Photo Credits: Reuters
Saint George Groves derails the hype train of Chris Eubank Jr to win the first semi-final of the World Boxing Super Series (WBSS) Super Middleweight Tournament, yet leaves his own participation in doubt with a potentially serious injury.
What can I say?
The only thing more brutal than Chris NextGen Eubank’s boxing technique last night was Prince Naseem Hamed’s commentary.
Eubank was utterly exposed in his first step outside of British domestic level competition against WBA Super Middleweight Super Champion Saint George Groves in the House That Hatton Built, the Manchester Arena.
It was a virtual car crash from start to finish with sparing moments of inaction where Eubank looked clueless and Groves was more than happy to sit back in his trademark wide-legged stance waiting for Eubank to rush in predictably, throwing wild shots.
Make no mistake, Eubank did land on occasion, he landed at least four lead left hooks on the jaw of Groves forcing the champion to retreat against the ropes, however, Eubank lunged in immediately after smothering his own work.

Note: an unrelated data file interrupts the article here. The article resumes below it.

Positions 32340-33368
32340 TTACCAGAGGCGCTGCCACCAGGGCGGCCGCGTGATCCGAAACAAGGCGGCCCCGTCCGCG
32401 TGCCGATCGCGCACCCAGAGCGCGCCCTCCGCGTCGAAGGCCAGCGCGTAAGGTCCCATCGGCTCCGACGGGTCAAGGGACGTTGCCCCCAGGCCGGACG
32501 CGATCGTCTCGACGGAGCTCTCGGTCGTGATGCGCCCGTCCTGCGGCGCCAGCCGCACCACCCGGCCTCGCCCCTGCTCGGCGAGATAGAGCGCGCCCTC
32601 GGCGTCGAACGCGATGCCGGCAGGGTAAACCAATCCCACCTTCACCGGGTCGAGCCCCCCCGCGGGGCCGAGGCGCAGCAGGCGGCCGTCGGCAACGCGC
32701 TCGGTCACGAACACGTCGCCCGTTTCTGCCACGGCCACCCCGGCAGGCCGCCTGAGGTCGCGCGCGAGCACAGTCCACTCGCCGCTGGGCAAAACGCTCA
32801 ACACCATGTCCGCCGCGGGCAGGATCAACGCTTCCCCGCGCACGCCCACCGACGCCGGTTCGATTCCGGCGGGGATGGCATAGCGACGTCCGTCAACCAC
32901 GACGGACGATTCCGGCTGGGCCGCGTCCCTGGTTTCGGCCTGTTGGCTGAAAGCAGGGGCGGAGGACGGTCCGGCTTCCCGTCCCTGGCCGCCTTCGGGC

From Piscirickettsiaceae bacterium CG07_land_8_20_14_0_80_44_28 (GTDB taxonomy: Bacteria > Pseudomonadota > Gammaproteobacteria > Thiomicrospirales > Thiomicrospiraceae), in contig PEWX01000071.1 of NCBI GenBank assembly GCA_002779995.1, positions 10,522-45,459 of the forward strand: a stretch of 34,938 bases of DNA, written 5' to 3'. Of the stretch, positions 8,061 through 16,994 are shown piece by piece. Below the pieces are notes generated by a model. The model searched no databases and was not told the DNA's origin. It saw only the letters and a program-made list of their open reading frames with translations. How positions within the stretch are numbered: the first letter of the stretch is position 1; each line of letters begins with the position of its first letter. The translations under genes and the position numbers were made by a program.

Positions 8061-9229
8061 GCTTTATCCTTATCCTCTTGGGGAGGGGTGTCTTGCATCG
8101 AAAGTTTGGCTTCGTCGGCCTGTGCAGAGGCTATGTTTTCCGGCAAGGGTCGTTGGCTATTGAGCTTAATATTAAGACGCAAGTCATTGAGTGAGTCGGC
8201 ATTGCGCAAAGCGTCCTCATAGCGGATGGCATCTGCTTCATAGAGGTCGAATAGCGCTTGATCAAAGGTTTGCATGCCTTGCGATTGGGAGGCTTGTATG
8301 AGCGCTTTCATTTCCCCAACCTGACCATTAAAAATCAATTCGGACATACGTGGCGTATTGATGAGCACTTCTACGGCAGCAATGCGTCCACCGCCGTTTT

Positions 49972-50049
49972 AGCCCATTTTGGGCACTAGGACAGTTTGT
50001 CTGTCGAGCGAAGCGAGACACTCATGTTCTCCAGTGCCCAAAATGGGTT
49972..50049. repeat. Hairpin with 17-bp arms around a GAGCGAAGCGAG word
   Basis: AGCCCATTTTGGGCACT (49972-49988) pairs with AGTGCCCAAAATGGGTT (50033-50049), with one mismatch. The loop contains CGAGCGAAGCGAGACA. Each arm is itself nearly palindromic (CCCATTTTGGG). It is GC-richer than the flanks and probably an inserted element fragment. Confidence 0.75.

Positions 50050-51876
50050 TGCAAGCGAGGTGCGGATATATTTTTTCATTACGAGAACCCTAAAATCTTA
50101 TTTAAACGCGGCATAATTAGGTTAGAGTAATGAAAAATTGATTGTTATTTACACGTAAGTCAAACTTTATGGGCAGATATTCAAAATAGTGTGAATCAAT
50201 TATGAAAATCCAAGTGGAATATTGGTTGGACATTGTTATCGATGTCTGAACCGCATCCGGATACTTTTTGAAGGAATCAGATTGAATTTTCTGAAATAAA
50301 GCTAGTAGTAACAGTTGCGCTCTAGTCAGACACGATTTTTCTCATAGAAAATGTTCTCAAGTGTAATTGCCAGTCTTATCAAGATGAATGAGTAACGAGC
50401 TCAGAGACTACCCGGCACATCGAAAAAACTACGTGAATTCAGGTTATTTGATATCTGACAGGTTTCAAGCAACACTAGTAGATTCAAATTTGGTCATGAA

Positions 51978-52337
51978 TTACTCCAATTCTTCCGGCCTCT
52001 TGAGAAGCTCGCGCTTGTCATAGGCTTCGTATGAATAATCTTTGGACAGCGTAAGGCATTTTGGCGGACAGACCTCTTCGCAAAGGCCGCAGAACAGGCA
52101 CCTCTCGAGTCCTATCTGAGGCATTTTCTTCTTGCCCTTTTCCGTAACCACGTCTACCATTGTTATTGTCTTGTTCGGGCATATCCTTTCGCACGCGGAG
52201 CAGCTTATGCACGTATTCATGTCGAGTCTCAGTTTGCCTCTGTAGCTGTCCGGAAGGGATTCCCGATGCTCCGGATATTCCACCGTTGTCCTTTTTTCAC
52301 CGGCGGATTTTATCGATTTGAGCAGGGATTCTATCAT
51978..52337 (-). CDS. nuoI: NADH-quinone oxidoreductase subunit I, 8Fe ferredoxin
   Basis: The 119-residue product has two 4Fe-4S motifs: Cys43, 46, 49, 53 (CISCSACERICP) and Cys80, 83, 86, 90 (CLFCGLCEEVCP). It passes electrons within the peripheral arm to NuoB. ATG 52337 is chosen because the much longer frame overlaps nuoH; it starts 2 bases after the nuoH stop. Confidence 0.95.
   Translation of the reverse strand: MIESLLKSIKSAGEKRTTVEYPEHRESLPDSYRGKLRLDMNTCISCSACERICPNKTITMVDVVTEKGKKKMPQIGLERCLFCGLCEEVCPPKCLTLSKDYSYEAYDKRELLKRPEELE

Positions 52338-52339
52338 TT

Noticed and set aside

As the fight wore on even those assaults usually led to Groves pivoting inside or outside to escape leaving Junior to tumble to the floor or into and through the ropes as he did on several occasions due to his lack of balance.
More often than not Eubank simply just missed and missed and missed.
I have written fairly thorough breakdowns of the two WBSS Cruiserweight semifinal bouts, detailing the effective tactics of each man and his corner as well as picking out individual particularly telling moments of action.
For Groves vs Eubank that seems to be less necessary as each round was essentially the same, Eubank launching a wild largely ineffectual attack with no clear Plan A and as the fight slipped away definitely no Plan B.
Taking The Bookies to the Cleaners
The popular consensus was that Eubank was too fast, too athletic and according to Chris Eubank Sr., Junior had too much Spirit… whatever that is supposed to mean.
In any case, Junior brought his lightly regarded IBO belt into the WBSS tournament that he won last year off of Australian Renold Quinlan in an underwhelming performance. However, Junior seemed to silence a lot of doubters when he knocked out the tough but unproven Turk Avni Yildirim in October in just three rounds in the first quarterfinal of the WBSS.